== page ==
As I step through the doorway and onto the roof, my head spins a little and I have to take a couple of deep breaths to steady myself. It’s bloody high. Head Porter is bustling impatiently behind me and I have no option but to step out onto the roof, no time to show my nervousness. The wind isn’t helping, either. What felt like a stiff breeze on terra firma is a positive hurricane up here. Or maybe it’s just me. I don’t really want Head Porter to get the impression that I wish I had dressed in brown trousers this morning, so I chatter away merrily about the wonderful view and comment on the fabulous buttresses of a nearby chapel. I force a grin that is so fixed it looks as though rigor mortis has set in. I feel I must look positively demonic as I follow Head Porter across the lead roof to the huge chest on the far side. It is secured with a padlock so enormous I can barely lift it with one hand. I wrestle it open and fling back the lid to reveal the College flags. Head Porter selects the correct one and we unfurl it on the roof. It seems incredibly large up close; seen from below it flutters elegantly in the softest breeze. Up here, in my hands, it is heavy and coarse and gaudy. My legs are shaking as we tug and shake to flag into its full glory. I listen carefully and do as I am instructed to finally hoist the flag majestically up the pole. My spine feels like jelly, my head is swimming and my arms barely have the strength, but I raise it with aplomb and fasten it securely. The wind takes it instantly and the flag ripples ferociously in the cold morning air.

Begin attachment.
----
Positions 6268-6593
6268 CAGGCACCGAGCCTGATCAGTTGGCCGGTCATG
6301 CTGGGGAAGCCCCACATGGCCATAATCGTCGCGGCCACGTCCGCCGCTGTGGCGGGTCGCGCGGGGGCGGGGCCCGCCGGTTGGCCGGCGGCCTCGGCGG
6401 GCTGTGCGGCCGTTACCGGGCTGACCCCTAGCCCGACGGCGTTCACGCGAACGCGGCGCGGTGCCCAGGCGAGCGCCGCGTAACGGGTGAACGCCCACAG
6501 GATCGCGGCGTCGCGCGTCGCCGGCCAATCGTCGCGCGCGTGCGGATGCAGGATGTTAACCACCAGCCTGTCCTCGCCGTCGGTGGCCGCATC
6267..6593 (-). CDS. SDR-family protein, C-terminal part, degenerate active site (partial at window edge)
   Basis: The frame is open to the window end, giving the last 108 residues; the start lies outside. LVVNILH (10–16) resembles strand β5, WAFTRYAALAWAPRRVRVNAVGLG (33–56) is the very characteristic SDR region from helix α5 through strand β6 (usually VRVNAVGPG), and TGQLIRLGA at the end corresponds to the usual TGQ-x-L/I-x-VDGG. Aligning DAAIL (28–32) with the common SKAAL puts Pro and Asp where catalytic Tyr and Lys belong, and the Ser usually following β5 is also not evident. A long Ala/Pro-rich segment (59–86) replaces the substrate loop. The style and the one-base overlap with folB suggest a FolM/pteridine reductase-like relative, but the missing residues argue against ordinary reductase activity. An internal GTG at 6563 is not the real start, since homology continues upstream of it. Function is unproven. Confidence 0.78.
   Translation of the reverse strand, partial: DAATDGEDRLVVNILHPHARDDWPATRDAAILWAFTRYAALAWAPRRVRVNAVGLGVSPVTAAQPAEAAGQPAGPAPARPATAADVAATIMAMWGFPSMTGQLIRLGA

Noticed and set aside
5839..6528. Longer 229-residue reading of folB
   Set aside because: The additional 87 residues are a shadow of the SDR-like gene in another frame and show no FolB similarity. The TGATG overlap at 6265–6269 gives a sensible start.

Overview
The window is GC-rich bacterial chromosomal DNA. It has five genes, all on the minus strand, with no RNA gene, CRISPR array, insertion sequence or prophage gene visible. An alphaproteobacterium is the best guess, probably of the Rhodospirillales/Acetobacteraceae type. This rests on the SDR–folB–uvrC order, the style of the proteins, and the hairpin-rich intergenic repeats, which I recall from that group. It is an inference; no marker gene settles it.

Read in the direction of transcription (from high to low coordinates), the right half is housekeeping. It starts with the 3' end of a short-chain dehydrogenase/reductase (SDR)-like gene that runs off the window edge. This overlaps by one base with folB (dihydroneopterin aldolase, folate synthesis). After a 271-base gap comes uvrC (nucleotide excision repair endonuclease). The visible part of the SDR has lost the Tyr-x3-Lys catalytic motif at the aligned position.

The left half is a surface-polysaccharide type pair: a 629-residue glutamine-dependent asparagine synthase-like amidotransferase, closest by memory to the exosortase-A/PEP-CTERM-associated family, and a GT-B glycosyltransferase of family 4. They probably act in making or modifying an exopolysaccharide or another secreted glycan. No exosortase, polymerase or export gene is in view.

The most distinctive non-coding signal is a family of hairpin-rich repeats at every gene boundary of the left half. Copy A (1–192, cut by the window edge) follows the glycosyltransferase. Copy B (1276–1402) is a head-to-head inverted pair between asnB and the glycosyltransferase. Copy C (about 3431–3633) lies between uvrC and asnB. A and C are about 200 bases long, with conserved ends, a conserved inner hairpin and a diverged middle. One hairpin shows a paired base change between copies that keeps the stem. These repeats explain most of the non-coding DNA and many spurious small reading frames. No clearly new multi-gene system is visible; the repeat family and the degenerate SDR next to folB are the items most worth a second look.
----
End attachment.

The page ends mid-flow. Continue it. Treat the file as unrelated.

I take a moment to bravely survey my surroundings. Although my unease with heights is making me feel light headed, there is no denying the awesome and inspiring view of the ancient city that is home to Old College. I have never seen the city from this perspective before and it is unrecognisable. I can pick out many of the landmarks, but they look almost alien and foreign from my vantage point. It is like another world. I shall have to get used to these ‘other worldly’ experiences, they seem to be happening on an increasingly regular basis.
As we head back down the corkscrew staircase, an even more unsettling experience than climbing up it, my mind turns to lunch as a way of settling my sadly churning stomach. Lunch is still a few hours away and I still have to learn more about the impending ceremony this evening. The ceremony will be performed in the Chapel, at ground level, and as far as I am concerned, that is all I need to know right now.